In a recent survey, AdvancedMD uncovered some interesting results when it comes to telemedicine adoption. Some of the results were obvious like the fact that telemedicine is great for treating mental health issues, chronic care management, and follow-up care. Not to mention that most people think the most promising piece of telemedicine is video conferencing (Although, I won’t be surprised if we find out that perceptions were wrong in this regard).
Take a look at some of the results from the survey:
What really stood out to me was that there was one major benefit to telemedicine and that’s “convenience for patients.” This is clear to anyone who even thinks about telemedicine. However, what was surprising to me was how it dwarfed so many of the other benefits. Maybe this was just a result of the study design, but it definitely seems that right now most telemedicine adoption is about the patient’s convenience. That’s a powerful thing to understand.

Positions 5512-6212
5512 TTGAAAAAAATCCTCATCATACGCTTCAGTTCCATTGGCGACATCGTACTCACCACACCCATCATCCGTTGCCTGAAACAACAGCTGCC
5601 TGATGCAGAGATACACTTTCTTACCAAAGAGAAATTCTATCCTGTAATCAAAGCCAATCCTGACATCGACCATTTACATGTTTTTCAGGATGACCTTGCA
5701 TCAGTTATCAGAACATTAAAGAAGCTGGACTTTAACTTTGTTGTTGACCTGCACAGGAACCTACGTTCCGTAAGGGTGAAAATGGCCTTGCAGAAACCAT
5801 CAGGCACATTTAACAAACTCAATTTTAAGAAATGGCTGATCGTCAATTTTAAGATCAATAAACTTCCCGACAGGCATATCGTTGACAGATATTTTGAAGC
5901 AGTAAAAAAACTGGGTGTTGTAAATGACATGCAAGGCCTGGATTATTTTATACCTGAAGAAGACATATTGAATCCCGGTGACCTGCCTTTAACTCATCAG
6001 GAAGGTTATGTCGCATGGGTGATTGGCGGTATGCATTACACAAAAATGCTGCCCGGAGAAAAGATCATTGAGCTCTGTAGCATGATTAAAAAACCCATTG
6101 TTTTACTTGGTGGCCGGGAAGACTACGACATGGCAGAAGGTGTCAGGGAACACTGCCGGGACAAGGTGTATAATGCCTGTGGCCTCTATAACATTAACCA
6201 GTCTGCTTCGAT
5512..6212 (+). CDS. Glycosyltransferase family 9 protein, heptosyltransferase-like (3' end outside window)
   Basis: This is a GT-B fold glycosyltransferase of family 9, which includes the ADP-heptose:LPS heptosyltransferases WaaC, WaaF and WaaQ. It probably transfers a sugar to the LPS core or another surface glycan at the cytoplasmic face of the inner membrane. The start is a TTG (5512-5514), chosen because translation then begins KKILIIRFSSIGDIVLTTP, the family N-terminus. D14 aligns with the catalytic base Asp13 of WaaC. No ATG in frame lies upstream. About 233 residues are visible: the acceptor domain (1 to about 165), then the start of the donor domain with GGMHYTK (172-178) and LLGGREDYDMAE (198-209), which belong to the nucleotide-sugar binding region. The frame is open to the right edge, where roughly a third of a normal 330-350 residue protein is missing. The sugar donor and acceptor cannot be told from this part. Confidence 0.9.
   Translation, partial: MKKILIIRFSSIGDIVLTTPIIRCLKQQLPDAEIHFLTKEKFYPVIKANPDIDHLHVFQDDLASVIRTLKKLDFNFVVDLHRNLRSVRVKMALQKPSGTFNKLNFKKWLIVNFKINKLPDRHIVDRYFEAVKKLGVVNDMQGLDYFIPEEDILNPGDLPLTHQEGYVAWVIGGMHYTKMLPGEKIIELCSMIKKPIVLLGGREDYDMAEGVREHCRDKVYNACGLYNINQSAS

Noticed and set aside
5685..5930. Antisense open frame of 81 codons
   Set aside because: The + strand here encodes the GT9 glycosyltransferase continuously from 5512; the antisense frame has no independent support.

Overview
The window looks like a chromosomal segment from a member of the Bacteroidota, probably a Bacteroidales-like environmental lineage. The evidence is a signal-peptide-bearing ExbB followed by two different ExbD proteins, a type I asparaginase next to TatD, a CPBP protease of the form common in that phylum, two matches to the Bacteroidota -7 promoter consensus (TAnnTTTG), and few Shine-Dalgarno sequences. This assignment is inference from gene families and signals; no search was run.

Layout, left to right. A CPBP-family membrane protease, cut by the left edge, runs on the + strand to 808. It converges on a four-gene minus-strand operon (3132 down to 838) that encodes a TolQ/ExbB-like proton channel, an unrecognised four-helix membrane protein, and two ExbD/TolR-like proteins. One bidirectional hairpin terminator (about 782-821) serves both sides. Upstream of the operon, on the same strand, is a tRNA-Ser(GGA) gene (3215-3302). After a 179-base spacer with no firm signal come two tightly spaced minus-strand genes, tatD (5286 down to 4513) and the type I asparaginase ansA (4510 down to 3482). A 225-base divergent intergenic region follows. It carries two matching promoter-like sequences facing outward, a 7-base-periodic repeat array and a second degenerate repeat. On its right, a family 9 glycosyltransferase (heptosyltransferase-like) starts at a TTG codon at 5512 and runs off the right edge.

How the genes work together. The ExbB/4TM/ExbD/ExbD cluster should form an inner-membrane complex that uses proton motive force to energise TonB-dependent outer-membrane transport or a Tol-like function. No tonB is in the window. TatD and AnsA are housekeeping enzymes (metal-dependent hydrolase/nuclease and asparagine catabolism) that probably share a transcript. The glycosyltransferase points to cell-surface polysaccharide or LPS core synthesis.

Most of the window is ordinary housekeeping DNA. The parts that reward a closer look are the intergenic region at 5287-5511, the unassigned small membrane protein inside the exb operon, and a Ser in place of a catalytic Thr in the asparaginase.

The two major barriers to telemedicine adoption illustrate clearly why we still haven’t seen mass adoption of telemedicine. Those two barriers are Reimbursement & Coverage and Credentialing & Licensure. Turns out that clinicians don’t want to do something they’re not going to get paid to do. Shocking isn’t it? Plus, you layer on the fears that many have (unfounded or not) about risking their license and you can see why Telemedicine still has a ways to go.
The moral of the story. If we can alleviate those two fears, patients will want the convenience of telemedicine.